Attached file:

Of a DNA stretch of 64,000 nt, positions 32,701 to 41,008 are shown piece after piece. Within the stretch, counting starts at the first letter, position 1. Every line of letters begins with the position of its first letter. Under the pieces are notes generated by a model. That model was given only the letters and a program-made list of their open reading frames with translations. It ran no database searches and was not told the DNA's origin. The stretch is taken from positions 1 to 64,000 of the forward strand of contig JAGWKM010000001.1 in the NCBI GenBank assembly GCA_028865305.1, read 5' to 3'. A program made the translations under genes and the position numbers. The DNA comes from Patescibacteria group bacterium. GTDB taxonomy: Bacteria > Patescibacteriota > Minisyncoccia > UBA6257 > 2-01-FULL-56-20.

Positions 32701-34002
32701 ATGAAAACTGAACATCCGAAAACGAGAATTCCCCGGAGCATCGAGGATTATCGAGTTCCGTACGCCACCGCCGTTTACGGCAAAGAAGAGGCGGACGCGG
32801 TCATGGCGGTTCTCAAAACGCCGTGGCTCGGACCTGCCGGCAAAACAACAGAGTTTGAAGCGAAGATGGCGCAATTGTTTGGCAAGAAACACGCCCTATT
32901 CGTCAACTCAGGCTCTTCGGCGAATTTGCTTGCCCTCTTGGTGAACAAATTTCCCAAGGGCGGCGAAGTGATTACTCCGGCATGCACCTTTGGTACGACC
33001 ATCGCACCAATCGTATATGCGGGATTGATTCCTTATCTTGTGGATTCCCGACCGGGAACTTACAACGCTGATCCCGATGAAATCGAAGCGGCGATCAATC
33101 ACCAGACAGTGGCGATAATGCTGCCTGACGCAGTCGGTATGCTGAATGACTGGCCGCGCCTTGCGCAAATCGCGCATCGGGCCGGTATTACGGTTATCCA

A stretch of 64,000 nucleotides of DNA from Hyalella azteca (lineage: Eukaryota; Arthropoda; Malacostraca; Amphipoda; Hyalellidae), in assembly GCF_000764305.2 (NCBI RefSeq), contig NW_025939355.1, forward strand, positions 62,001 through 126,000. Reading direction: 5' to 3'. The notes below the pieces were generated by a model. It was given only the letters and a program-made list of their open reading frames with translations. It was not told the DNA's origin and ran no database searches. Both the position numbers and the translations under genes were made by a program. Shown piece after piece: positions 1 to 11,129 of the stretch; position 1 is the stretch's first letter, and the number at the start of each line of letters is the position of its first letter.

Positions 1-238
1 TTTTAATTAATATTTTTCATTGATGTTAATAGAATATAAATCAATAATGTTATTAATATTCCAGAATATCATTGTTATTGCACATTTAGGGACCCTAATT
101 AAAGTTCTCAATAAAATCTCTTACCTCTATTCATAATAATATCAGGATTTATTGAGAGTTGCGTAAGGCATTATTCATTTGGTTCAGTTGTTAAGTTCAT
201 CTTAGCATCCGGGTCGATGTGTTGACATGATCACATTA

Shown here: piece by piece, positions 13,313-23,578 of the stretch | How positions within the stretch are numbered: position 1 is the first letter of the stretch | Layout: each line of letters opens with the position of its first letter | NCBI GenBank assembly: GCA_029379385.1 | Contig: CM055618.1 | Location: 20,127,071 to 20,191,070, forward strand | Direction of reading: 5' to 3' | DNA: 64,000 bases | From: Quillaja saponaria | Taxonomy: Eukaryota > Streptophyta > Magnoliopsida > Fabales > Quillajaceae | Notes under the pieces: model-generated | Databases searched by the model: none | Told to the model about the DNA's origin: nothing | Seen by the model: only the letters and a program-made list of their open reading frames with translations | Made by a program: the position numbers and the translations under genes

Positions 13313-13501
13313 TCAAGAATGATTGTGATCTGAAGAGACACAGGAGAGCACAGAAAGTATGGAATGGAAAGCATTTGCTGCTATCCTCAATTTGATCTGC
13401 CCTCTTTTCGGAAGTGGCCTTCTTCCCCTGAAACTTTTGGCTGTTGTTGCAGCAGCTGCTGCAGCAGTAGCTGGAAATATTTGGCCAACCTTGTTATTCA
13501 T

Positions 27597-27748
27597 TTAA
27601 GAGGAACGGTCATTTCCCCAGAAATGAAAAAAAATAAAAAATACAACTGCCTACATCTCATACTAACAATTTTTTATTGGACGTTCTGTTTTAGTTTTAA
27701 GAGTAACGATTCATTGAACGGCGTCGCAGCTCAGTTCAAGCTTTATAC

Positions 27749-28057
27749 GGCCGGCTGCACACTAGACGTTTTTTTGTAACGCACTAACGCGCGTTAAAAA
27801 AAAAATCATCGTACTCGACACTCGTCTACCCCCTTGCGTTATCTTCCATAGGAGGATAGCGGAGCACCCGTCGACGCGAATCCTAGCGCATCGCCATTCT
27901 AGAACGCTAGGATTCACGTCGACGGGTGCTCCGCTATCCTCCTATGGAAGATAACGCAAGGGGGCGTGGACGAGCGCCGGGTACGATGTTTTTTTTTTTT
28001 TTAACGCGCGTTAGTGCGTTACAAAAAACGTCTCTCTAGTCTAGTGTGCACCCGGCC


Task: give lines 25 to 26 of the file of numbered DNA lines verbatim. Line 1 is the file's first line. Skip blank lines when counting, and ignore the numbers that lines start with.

27901 AGAACGCTAGGATTCACGTCGACGGGTGCTCCGCTATCCTCCTATGGAAGATAACGCAAGGGGGCGTGGACGAGCGCCGGGTACGATGTTTTTTTTTTTT
28001 TTAACGCGCGTTAGTGCGTTACAAAAAACGTCTCTCTAGTCTAGTGTGCACCCGGCC